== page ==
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Published on 14 June 2010

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FDA backs MS pill for further study

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Health officials in the US have said Swiss drugmaker Novartis’ first-of-a-kind multiple sclerosis (MS) pill Gilenia is safe and helps to control tremors, concentration problems and other symptoms of the condition.

Nervous system experts voted unanimously that the drug, which could become the first ever oral treatment for MS, is effective in cutting down relapses of the condition, which causes cognitive and movement problems. The US Food and Drug Administration (FDA) panel also voted 25-0 that the suggested dose appears to be safe.

There were questions, however, over possible side effects from the medication, including eye disorders, heart problems and possible weakening of the lungs. The problems proved less common among Novartis test patients given the lower of two doses but FDA scientists suggested an even lower dosage could still help patients while further cutting the risk of side effects. They voted 20-5 that research into a lower dose of the drug should be conducted by the firm.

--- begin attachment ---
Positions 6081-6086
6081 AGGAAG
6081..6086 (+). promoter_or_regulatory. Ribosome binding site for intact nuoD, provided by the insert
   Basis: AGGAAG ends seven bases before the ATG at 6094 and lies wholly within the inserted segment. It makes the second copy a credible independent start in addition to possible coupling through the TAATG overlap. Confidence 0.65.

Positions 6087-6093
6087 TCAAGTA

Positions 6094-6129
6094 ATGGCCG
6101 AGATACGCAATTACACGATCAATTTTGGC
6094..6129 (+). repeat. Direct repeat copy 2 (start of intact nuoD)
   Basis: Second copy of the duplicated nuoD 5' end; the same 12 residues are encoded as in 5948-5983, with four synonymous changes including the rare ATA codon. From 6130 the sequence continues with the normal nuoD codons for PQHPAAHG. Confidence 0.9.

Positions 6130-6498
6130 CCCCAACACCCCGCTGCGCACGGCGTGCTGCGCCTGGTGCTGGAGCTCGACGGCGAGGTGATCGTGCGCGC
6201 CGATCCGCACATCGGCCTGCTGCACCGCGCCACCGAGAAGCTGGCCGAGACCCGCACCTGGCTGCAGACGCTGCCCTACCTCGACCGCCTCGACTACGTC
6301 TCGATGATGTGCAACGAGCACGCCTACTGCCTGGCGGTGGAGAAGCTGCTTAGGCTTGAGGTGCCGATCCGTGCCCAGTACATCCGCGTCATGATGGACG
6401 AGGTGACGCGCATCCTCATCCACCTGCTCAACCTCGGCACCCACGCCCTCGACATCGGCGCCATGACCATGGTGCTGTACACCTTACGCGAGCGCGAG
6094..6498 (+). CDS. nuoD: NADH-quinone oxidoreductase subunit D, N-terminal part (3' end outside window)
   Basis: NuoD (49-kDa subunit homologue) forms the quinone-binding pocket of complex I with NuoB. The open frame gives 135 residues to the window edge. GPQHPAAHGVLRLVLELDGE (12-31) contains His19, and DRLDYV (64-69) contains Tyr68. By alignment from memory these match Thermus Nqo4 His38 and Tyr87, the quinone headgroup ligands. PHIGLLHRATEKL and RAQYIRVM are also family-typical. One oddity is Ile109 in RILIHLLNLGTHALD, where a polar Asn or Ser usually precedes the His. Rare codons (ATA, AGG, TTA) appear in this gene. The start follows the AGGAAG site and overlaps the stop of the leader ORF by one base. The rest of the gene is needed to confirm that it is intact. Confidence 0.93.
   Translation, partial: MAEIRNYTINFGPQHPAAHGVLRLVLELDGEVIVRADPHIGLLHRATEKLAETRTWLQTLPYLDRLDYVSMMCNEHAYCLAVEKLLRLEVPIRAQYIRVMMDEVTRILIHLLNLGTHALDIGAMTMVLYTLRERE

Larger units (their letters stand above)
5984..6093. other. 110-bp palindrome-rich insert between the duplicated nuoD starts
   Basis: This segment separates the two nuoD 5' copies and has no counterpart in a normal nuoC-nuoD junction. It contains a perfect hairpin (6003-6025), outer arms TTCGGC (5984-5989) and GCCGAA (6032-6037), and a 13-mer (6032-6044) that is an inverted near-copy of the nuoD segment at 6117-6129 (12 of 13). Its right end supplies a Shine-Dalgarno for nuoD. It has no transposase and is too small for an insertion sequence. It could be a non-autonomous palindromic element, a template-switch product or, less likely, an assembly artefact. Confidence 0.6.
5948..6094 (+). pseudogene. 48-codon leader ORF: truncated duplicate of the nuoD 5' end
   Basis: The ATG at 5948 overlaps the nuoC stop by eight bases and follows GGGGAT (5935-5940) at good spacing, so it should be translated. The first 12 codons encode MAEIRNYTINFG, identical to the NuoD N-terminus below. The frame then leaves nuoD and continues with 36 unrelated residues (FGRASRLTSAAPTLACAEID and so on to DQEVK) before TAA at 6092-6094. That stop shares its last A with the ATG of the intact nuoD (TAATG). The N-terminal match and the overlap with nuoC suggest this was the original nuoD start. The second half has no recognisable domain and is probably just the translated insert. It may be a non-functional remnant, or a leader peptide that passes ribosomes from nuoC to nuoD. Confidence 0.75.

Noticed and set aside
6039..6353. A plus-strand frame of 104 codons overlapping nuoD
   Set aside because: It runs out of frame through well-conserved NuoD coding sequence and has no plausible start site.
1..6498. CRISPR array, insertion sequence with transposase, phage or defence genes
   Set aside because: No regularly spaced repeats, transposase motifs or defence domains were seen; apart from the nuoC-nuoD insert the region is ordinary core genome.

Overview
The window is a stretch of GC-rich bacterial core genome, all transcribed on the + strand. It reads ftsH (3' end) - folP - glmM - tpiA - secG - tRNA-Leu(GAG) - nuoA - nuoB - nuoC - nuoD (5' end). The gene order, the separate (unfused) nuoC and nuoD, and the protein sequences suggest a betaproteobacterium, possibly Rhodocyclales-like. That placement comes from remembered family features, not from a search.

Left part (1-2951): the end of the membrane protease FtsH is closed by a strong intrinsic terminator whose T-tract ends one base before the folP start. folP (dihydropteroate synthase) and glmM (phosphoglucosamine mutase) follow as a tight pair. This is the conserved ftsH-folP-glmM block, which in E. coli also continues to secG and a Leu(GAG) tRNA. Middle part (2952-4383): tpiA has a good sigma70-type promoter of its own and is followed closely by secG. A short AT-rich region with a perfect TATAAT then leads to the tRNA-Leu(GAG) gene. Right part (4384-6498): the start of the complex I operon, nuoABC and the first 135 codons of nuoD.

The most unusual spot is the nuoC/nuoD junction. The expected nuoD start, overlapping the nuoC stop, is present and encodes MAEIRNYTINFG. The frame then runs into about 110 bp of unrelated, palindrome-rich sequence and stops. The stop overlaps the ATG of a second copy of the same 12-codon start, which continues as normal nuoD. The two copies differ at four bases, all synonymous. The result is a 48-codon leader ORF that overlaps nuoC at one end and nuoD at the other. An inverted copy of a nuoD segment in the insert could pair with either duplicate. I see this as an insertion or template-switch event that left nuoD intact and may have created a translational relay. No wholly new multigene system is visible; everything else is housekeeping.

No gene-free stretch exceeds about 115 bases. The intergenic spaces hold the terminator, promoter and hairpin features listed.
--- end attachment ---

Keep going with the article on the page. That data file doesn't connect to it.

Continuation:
Dr. Donald Fong, of Kaiser Permanente hospital network, said: “I’m not convinced this is the lowest effective dose. And if it’s not the lowest effective does, then why should we accept this as the final answer for the patient?”

The study, however, will only take place after the drug has been put on the market, meaning Novartis avoids a pre-approval research project which could have put a launch on hold for years. The drug is being reviewed under a priority timetable and a decision is expected in just over three months. All existing MS drugs need regular injections or infusions and some can cause flu-like side effects. Doctors say more tolerable therapies are needed to treat the condition.

Sufferers taking Gilenia in the Novartis study of about 1,200 patients experienced a 30% fall in relapse rates compared to those taking older interferon drugs such as Bayer’s Betaseron and Biogen Idec’s Avonex. But 8.5% of those taking Gilenia experienced serious side effects compared to only 5.8% taking the other medication, leading to concerns among FDA officials.

Copyright Press Association 2010
US Food and Drug Administration



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